Once the Bodhisatta was Treasurer of Benares, and a Pacceka Buddha, rising from a seven days' samāpatti, came to him at meal time. The Bodhisatta sent him some food, but Māra created a pit of glowing khadira-embers between the Pacceka Buddha and the Treasurer's house. When the Treasurer heard of this, he took the bowl of food himself and stepped into the pit, ready to die rather than to have his alms-giving thwarted. A lotus sprang up to receive his foot, the pit vanished, and Māra, discomfited, vanished.
The story was related to Anāthapindika.
A devatā, who lived in the upper storey of his palace, had to come with her children down to the ground floor whenever the Buddha visited Anāthapindika. She tried to check the merchant's munificence by talking to his manager and his eldest son, but all in vain. At last, when as a result of his extreme piety Anāthapindika's wealth was exhausted, the devatā ventured to approach him and warn him of his impending ruin if he did not take heed. He ordered her out of the house, and she had, perforce, to obey. In despair she sought the aid of Sakka, who suggested that she should recover for the merchant all his debts, and reveal to him his hidden treasure which had been lost sight of. She did so, but Anāthapindika, before consenting to pardon her, took her to the Buddha, who then related this Jātaka. The Velāmaka Sutta was also preached on this occasion (J.i.226-34; see also the Visayha Jātaka). For a continuation of the story see the Siri Jātaka.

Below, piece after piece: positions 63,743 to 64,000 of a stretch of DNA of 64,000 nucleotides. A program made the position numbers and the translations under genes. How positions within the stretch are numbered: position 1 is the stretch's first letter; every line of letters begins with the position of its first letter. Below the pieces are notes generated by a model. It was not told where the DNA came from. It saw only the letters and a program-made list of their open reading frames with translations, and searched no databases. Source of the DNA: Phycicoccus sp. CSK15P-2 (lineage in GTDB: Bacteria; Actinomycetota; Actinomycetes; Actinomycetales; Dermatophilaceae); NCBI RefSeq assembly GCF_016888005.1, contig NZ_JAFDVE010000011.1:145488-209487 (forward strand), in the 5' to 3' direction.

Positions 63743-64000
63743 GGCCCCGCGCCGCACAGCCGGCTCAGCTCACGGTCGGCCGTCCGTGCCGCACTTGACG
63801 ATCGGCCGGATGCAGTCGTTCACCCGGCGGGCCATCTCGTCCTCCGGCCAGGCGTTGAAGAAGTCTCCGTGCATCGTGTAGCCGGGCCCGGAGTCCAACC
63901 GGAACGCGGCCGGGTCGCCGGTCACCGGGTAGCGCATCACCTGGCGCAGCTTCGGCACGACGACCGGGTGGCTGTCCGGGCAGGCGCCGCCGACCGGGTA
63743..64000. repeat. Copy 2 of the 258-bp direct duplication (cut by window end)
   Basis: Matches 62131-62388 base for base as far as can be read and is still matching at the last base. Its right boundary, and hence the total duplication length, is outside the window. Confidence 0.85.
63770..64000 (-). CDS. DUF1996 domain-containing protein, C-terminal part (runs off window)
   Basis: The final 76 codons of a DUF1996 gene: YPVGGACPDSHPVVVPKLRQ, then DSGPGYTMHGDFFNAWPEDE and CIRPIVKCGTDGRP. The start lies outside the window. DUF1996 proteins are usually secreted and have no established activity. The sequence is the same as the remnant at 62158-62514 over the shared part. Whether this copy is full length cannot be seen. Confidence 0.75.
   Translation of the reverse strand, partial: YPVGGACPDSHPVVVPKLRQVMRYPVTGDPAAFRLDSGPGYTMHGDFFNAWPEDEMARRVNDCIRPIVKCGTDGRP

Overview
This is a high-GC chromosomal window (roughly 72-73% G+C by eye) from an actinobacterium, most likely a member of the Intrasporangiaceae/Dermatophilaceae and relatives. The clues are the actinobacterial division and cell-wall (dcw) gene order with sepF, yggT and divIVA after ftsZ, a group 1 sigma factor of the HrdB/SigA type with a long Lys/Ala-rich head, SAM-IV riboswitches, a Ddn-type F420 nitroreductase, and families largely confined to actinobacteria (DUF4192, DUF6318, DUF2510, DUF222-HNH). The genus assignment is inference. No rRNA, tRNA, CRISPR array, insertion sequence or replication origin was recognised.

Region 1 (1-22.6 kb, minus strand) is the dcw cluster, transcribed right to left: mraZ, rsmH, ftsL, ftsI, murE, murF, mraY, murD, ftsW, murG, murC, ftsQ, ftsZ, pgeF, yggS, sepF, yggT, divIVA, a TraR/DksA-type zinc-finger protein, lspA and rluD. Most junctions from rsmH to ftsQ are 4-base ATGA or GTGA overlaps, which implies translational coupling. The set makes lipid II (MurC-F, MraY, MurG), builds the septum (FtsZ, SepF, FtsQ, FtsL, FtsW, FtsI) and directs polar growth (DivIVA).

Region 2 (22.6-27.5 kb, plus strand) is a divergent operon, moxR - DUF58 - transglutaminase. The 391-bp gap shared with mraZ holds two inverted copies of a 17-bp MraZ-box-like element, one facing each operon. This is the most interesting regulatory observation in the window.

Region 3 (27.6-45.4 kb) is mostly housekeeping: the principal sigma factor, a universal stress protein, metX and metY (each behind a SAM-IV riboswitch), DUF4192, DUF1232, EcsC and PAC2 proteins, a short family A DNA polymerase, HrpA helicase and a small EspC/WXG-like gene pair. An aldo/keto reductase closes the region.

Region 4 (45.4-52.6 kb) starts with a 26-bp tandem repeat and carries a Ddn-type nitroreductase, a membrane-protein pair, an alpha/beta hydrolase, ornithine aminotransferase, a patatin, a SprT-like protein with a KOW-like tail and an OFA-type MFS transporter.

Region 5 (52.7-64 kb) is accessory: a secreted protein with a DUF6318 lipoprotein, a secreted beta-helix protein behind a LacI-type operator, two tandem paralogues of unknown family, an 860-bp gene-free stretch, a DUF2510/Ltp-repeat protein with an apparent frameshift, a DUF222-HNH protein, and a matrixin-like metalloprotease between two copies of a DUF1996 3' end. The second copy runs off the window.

According to the Dhammapada Commentary (DhA.i.447) the Khadirangāra Jākata was preached in reference to the two friends Sirigutta and Gharadinna. It is said (AA.i.57) that at the preaching of the Jātaka eighty-four thousand beings realised the Truth.